PMID: 35720662
ISSN: 2473-4039
CID: 5281772

Simultaneous bilateral T1 , T2 , and T1ρ relaxation mapping of the hip joint with magnetic resonance fingerprinting

Sharafi, Azadeh; Zibetti, Marcelo V W; Chang, Gregory; Cloos, Martijn A; Regatte, Ravinder R
Quantitative MRI can detect early biochemical changes in cartilage, but its bilateral use in clinical routines is challenging. The aim of this prospective study was to demonstrate the feasibility of magnetic resonance fingerprinting for bilateral simultaneous T1 , T2 , and T1ρ mapping of the hip joint. The study population consisted of six healthy volunteers with no known trauma or pain in the hip. Monoexponential T1 , T2 , and T1ρ relaxation components were assessed in femoral lateral, superolateral, and superomedial, and inferior, as well as acetabular, superolateral, and superomedial subregions in left and right hip cartilage. Aligned ranked nonparametric factorial analysis was used to assess the side's impact on the subregions. Kruskal-Wallis and Wilcoxon tests were used to compare subregions, and coefficient of variation to assess repeatability. Global averages of T1 (676.0 ± 45.4 and 687.6 ± 44.5 ms), T2 (22.5 ± 2.6 and 22.1 ± 2.5 ms), and T1ρ (38.2 ± 5.5 and 38.2 ± 5.5 ms) were measured in the left and right hip, and articular cartilage, respectively. The Kruskal-Wallis test showed a significant difference between different subregions' relaxation times regardless of the hip side (p < 0.001 for T1 , p = 0.012 for T2 , and p < 0.001 for T1ρ ). The Wilcoxon test showed that T1 of femoral layers was significantly (p < 0.003) higher than that for acetabular cartilage. The experiments showed excellent repeatability with CVrms of 1%, 2%, and 4% for T1 , T2 , and T1ρ, respectively. It was concluded that bilateral T1 , T2 , and T1ρ relaxation times, as well as B1 + maps, can be acquired simultaneously from hip joints using the proposed MRF sequence.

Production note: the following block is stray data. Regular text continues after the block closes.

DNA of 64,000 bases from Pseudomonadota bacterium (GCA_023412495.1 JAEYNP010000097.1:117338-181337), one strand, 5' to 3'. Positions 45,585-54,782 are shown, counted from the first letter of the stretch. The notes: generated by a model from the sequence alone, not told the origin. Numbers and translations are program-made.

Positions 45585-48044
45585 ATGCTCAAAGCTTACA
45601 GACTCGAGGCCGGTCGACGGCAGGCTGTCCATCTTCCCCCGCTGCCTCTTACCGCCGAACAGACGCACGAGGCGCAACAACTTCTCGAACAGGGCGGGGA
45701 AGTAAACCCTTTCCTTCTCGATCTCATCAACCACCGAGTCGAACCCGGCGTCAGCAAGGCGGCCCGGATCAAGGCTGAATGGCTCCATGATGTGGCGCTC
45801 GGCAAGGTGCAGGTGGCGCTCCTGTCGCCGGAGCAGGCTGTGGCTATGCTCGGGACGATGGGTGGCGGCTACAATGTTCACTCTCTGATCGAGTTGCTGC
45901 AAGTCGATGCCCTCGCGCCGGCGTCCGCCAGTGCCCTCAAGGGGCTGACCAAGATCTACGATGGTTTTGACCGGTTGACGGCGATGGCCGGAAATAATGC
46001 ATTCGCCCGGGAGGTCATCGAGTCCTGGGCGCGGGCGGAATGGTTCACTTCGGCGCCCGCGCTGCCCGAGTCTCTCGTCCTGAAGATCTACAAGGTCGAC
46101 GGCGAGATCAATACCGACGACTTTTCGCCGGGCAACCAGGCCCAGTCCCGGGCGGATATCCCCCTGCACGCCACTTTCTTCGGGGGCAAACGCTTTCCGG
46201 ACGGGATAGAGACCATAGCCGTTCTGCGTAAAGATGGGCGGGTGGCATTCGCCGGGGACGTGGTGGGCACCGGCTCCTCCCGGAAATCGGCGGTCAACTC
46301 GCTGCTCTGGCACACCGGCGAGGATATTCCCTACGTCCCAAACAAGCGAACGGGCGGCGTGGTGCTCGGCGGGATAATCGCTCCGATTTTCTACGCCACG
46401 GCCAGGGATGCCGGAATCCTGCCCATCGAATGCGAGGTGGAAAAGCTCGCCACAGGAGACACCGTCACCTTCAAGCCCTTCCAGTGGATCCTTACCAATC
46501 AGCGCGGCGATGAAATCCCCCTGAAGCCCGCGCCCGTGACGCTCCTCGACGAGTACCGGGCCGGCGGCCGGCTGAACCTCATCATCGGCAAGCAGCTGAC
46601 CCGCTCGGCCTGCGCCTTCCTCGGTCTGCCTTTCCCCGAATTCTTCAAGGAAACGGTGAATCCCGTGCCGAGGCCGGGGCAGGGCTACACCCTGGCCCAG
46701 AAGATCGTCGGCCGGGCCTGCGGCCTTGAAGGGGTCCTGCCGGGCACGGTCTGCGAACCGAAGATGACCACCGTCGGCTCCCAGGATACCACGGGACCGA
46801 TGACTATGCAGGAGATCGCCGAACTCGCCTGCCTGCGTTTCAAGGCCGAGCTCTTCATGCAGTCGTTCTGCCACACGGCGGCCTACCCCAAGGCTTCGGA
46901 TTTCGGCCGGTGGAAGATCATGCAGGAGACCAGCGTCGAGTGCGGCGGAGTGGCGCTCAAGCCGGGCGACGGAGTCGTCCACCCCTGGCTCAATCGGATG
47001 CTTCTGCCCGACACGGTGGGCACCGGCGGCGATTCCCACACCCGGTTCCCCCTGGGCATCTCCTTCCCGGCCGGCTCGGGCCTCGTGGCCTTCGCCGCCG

PMID: 34825750
ISSN: 1099-1492
CID: 5063862

270. Low Hounsfield Units measured at the upper instrumented vertebra are an independent risk factor for density related complications in adult spinal fusion procedures [Meeting Abstract]

Philipp, T C; Chang, G; Schreiber-Stainthorp, W; Norris, Z; Protopsaltis, T S
BACKGROUND CONTEXT: Hounsfield unit values (HU) from computed tomography (CT) have been used to informally assess bone density in patients undergoing spine fusion procedures. HUs are easily obtained from a standard preoperative CT scan, and unlike Dual X-ray Absorptiometry analysis (DEXA) one can focus on specific regions of interest, such as the vertebral body of a planned upper-instrumented vertebrae (UIV). There is still a relative lack of literature on the reliability and utility of HUs to both identify patients with low BMD and guide surgical decision making. PURPOSE: To determine whether there was a significant difference in preoperative HUs, measured at the UIV, in patients that had a bone-density related complication (DRC) within 2 years of their spinal fusion. STUDY DESIGN/SETTING: A retrospective comparative study at a single academic institution. PATIENT SAMPLE: Patients 55 years or older that underwent a spinal fusion procedure in 2017 at a single academic institution. OUTCOME MEASURES: Occurrence of proximal junctional kyphosis, proximal junctional failure, pseudarthrosis, screw loosening or pullout, hardware failure and adjacent segment disease (ASD).
METHOD(S): Baseline preoperative demographic information, smoking history, levels fused, UIV and status as a revision procedure were recorded. All postoperative notes and images for 2 years post-procedure were reviewed for the presence of proximal junctional kyphosis, proximal junctional failure, pseudarthrosis, screw loosening or pullout, hardware failure, and ASD. HUs were measured via regions of interest drawn within the cancellous bone of the mid-vertebral body at the UIV of all patients. Patients were divided into 2 groups for comparison, those who experienced a DRC within 2 years and those who did not. Student's t-test was performed to compare HUs between the groups, chi-square analysis was performed for categorical variables. Dichotomous logistical regression was performed to analyze the relationship between density related complications and HU at the UIV, patient BMI, revision procedure, history of smoking, gender, UIV and number of levels fused. Significance was set at p<0.05.